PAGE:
Adult/High School-In this introspective successor to The Curve of the World (Algonquin, 2002), Stevens weaves together the journeys of a contemporary Montana teen and an 1870s Cheyenne girl. Erin, now in her 20s, has decided that it's time to tell her six-year-old daughter, Rose, how she met Rose's father, Charlie White Bird. The rest of the story unfolds in flashback. Erin, a 17-year-old still raw from her mother's death and her father's distance, doesn't know what to feel when her father's construction company unearths the bones of a Cheyenne girl. Erin and Charlie's romance unfolds, alternating and sometimes too neatly dovetailing with her imagined story of the girl, whom she calls Mo'e'ha'e. As Erin struggles to deal with being a white girl in love with a Native American, Mo'e'ha'e gradually overcomes her hatred for a captured white boy. Erin and Mo'e'ha'e both run from their circumstances-Erin with her estranged father and Charlie in pursuit, and Mo'e'ha'e and her camp barely ahead of invading soldiers during the Indian Wars. While the novel sometimes sacrifices plot for character and the narrative is clumsy at times, with occasional jarring point-of-view shifts, the landscape and culture of Montana, both past and present, are conveyed so beautifully and completely that they become another character. Teens will relate to Erin's dilemma and will get caught up in Mo'e'ha'e's tragic life, but, unless they are historical fiction fans, may be left cold by the battle scenes.-Charli Osborne, Oxford Public Library, MI Copyright 2004 Reed Business Information.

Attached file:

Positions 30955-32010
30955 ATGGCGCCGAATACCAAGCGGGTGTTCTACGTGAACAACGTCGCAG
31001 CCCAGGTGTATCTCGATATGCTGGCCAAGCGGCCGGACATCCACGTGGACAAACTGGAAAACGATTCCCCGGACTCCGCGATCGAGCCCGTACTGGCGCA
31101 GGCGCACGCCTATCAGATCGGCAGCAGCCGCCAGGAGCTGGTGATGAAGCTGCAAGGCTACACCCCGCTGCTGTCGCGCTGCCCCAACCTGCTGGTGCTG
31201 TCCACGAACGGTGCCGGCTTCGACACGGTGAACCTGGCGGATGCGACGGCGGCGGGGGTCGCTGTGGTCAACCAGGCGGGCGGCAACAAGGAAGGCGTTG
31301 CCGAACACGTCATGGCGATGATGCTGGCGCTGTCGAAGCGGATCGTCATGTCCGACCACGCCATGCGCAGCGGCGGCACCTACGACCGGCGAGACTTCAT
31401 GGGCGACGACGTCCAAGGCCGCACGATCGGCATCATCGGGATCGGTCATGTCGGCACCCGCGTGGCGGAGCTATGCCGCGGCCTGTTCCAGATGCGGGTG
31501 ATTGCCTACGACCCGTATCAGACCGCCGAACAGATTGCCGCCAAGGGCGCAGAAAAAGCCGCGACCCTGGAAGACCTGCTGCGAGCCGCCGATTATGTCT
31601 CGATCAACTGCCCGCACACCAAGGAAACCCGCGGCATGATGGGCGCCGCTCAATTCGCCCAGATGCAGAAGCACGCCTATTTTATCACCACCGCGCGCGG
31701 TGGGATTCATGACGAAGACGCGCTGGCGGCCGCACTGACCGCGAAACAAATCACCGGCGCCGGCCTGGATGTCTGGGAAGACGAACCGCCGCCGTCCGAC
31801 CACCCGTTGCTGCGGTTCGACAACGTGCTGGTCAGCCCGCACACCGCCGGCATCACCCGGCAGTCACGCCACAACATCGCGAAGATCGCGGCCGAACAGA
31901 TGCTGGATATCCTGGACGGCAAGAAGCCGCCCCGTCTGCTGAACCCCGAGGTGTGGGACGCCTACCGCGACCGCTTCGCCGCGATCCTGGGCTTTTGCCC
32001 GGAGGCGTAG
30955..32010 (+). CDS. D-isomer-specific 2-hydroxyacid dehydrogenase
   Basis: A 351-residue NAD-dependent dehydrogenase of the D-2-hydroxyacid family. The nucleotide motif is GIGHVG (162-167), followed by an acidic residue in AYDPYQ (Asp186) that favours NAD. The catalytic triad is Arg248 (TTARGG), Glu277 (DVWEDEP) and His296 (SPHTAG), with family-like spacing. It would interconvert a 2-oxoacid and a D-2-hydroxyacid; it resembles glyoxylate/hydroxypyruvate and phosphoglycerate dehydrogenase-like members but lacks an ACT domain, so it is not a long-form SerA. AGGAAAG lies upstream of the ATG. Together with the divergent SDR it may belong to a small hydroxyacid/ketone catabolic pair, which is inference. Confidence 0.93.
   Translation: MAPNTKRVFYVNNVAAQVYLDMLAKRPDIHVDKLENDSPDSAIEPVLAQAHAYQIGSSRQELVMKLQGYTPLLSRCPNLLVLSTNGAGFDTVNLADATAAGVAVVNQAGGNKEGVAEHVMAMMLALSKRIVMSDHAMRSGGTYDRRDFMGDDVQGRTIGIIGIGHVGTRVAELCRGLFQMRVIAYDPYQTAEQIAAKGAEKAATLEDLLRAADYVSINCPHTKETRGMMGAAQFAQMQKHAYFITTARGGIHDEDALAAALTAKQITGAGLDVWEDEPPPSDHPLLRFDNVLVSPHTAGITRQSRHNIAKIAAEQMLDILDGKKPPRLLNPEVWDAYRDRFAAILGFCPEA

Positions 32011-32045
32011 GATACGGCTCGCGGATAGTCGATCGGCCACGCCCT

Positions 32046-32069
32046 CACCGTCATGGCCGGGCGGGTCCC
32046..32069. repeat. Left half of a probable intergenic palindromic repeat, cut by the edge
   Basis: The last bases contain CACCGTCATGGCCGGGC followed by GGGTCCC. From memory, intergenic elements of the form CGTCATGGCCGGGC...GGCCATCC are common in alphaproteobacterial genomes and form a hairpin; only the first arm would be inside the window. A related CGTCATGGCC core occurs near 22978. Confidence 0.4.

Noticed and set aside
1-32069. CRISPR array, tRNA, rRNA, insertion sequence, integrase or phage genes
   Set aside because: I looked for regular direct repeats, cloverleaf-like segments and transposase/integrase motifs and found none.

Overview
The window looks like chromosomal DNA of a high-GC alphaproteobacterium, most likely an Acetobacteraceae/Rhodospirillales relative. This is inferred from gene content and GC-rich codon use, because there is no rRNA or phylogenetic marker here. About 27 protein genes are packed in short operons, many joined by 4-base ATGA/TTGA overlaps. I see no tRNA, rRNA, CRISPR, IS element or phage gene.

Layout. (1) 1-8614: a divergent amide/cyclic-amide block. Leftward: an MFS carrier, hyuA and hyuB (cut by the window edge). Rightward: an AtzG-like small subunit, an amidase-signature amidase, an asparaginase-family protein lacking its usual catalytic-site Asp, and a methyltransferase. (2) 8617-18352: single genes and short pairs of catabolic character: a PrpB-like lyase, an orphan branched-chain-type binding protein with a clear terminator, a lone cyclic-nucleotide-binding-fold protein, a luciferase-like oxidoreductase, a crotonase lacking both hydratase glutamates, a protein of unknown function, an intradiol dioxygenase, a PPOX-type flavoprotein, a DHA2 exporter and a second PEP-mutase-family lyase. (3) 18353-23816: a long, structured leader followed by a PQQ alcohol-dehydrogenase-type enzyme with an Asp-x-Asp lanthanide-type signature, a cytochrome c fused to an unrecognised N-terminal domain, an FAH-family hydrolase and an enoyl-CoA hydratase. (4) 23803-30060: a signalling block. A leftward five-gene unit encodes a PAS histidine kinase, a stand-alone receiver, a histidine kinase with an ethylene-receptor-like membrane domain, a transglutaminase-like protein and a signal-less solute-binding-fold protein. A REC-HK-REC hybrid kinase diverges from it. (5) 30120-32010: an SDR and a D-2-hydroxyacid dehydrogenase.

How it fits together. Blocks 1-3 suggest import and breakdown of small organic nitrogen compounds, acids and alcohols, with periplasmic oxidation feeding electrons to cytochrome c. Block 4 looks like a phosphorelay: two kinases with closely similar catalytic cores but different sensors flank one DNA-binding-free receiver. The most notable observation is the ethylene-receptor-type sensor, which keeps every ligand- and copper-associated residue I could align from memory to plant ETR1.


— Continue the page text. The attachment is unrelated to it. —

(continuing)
Kirkus Reviews